Helping Students Reach Their Full Potential: A Training Experience in East Africa

by Denise Bodart, Realityworks RealCare Product Manager

Every now and then, the stars align and things are meant to be. Such was the case for me recently, when an opportunity arose for me to travel to a Realityworks customer school in East Africa.

My youngest daughter was completing a service internship in Arusha, Tanzania this summer and I already had plans to meet her there to go on a safari. A few weeks before I was scheduled to leave, I had a conversation with our international business consultant that changed my itinerary.

Apparently, a school in East Africa had just placed a significant order for the entire Total Parenting Experience (TPE) program and it was located in Arusha – the same city my daughter was residing in! Since I was going to be “in the neighborhood” anyway, it was decided that I would do a live training at the school.

Students at the School of St. Jude
In July 2014, Realtyworks RealCare Product Manager Denise Bodart conducted Total Parenting Experience program training at the School of St. Jude in the Arusha region of Tanzania, East Africa.

The School of St Jude is a charity-funded school that provides a free, high-quality primary and secondary education to children in the Arusha region of Tanzania, East Africa. It was founded by Australian native Gemma Sisia in 2002, who, at 22 years old, decided that free, high-quality education was the strongest weapon in the fight against poverty and should be the right of all children around the world. Gemma worked tirelessly with friends, family and Rotary programs to raise funds, and opened her school in 2002 with three students.

The school has since grown to encompass three campuses, where it provides free, high-quality education to over 1,800 students. Part of that education includes lessons on pregnancy prevention and making informed life decisions, which the school is using our TPE program to help teach.

I arrived to provide training on the program a day early, and was greeted by their visitor team. That day I toured two campuses, ate lunch with the students, visited the home of one student and met with staff members. Each campus is a jewel in an area of great poverty and poor educational outcomes.

School of St. Jude
The School of St. Jude provides free, high-quality education to over 1,800 East African students.

My tour of the school took me into classrooms of all ages. There, everything is taught in English and the students are bright, articulate and very curious. They were all eager to talk and share what they were learning. I was warmly greeted by everyone I met!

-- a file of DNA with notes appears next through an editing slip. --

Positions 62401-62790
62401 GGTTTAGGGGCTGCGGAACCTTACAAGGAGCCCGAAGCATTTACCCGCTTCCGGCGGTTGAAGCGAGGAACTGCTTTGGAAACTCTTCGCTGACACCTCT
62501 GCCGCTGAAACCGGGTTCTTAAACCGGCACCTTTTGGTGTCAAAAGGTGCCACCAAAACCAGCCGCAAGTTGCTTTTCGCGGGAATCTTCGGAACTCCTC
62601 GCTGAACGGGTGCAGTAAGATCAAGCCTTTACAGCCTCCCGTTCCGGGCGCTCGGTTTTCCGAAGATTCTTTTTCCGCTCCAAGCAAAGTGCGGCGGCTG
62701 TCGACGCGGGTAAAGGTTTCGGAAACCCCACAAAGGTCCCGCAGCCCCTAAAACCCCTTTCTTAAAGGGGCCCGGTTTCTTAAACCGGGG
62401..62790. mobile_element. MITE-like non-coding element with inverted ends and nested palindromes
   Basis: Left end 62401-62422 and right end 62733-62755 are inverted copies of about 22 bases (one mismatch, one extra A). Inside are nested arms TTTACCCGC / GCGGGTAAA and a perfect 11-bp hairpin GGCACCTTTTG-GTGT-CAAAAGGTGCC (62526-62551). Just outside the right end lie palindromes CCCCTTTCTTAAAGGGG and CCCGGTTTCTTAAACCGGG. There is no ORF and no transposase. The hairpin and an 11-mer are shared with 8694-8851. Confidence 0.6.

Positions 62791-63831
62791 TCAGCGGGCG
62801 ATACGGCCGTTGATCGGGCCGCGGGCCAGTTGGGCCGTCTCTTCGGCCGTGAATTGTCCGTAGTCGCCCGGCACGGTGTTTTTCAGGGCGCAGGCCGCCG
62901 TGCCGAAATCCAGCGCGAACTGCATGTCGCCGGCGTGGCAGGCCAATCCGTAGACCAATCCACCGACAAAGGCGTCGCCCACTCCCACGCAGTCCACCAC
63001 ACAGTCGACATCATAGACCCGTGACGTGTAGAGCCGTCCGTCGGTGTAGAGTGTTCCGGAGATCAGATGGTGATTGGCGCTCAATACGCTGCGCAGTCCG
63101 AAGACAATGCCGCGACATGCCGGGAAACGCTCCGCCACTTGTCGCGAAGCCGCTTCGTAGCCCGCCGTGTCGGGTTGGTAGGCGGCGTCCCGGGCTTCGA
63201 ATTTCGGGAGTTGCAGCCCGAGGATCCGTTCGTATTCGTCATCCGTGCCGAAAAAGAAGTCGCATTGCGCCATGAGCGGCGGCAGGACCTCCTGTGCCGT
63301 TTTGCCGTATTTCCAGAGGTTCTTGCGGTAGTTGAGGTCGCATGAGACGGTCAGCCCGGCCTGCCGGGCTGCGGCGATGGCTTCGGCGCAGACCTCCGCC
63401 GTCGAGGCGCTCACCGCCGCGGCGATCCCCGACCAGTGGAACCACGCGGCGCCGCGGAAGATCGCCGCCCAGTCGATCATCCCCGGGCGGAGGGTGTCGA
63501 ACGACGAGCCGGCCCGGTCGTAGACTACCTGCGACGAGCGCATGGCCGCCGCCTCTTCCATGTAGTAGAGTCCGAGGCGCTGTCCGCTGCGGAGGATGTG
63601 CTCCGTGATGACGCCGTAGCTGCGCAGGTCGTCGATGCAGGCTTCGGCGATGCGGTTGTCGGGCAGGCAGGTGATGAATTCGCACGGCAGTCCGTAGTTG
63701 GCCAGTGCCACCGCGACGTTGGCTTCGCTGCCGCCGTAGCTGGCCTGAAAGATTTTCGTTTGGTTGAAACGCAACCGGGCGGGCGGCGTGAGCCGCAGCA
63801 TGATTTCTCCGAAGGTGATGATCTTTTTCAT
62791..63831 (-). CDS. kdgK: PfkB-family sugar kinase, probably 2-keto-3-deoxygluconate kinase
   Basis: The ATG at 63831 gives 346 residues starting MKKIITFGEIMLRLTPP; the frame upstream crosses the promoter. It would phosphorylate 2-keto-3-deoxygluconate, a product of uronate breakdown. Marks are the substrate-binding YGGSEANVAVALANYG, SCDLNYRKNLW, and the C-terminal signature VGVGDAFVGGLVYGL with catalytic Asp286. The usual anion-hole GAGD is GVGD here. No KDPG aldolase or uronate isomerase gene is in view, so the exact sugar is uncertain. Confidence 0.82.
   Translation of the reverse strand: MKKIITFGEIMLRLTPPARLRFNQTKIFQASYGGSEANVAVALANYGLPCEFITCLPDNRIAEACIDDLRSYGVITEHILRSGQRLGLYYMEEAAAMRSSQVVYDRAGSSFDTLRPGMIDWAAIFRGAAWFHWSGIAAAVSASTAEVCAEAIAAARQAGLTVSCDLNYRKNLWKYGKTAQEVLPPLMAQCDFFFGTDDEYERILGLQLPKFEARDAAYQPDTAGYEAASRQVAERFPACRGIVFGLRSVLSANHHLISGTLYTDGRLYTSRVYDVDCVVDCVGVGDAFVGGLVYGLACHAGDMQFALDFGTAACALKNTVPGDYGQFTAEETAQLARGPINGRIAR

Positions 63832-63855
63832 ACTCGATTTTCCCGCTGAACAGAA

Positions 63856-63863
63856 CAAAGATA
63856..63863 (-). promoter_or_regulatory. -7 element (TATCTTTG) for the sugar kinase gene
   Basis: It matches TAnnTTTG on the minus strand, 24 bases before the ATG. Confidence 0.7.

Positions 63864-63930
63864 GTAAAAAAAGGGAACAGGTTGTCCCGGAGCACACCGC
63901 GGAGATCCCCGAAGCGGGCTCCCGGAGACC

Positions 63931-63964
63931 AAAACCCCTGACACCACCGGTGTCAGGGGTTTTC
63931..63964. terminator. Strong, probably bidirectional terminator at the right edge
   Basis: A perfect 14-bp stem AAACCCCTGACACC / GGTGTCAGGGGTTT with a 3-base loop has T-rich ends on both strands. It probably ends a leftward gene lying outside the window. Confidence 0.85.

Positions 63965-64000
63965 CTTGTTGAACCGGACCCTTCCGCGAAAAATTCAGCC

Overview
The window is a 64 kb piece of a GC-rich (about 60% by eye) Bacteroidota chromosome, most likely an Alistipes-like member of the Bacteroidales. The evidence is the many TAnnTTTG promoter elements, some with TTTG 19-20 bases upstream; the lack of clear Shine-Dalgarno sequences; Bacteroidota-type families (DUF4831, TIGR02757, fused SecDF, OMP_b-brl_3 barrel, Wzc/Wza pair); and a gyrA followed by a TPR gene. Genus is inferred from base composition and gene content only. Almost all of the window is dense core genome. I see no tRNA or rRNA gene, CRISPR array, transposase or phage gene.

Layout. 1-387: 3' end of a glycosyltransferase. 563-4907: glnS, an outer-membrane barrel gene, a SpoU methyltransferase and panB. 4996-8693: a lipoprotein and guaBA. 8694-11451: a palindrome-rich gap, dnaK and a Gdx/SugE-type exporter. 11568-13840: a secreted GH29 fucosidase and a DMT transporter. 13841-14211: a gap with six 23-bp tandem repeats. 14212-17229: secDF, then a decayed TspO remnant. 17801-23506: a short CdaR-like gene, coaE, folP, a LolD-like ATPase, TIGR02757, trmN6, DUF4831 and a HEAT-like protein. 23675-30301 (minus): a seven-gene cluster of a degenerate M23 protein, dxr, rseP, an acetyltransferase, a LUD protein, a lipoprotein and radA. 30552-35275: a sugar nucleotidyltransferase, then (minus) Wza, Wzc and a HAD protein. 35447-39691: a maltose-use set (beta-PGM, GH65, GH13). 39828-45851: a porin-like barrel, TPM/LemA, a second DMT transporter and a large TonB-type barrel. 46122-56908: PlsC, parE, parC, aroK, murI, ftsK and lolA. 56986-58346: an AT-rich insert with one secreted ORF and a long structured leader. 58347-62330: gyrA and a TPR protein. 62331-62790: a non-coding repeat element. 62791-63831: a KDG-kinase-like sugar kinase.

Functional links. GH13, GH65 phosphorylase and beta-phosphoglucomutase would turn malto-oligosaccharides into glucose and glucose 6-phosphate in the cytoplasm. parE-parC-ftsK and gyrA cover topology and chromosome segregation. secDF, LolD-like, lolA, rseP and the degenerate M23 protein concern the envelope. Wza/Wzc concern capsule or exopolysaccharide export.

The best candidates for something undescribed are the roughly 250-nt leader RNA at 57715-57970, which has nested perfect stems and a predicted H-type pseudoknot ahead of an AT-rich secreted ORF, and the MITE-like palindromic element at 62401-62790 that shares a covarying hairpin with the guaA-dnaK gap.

School of St. Jude
A group of St. Jude students enjoy a morning snack of tea, bread and fruit., followed by recess on the primary student campus.
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Students have ample swing sets and slides, and play soccer and other outdoor activities as well.

During my tour of the upper level campus, the student artwork was amazing. They have some talent there! In addition to rigorous core classes, instruction in art, music and physical education is also included.

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The School of St. Jude offers rigorous academic classes plus instruction in art, music and physical education.

The highlight of my first day was visiting the home of an upper-campus student. It is a privilege to meet the families of these marvelous students. The middle- and high school-level students board on campus, returning home on breaks and some weekends. In order to reach the home I was to visit, we were driven by one of the many school vans. We drove well over 45 minutes through potholes, hills, sprawling villages and a river (where we were briefly stuck) until we reached the home of Noah.

There, we were warmly welcomed by his grandmother, who served us tea, a common tradition in Tanzania. Through an interpreter we spoke about our families, customs and the impact that St. Jude’s had on the family. When participating in a home visit, it is highly encouraged to purchase a “welcome package” of staples like rice, mosquito nets and tea.

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Like many students, Noah boards on campus and returns home on breaks and some weekends.
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Noah resides with his grandmother about 45 minutes from the School of St. Jude. To ensure that it benefits as many families as possible, the school only accepts a single student from any family.
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During my visit, I presented Noah’s grandmother with a “welcome package” of rice, mosquito nets and tea.

Want to learn more about my trip and the impact our Total Parenting Experience program will have on St. Jude’s School? Stay tuned for my next post, in which I will detail how students are selected to attend the school, and how it will use the TPE package to help educate students on the importance of making good life decisions to ensure they reach their full potential!

Editor’s Note: In two now-published posts, Denise concludes her African training experience. Read those posts here and here!

2 thoughts on “Helping Students Reach Their Full Potential: A Training Experience in East Africa

  1. Hello Denise! You may not remember me, I brought the Off-Campus students for a tour last spring. This trip seems like a dream come true! I can’t wait to see the rest.

    1. Thank you, Jan! We definitely remember you and your tour, and we’re so glad you enjoyed Denise’s blog! I’ll pass along your kind words to her; she’ll appreciate them! 🙂 Thanks again!

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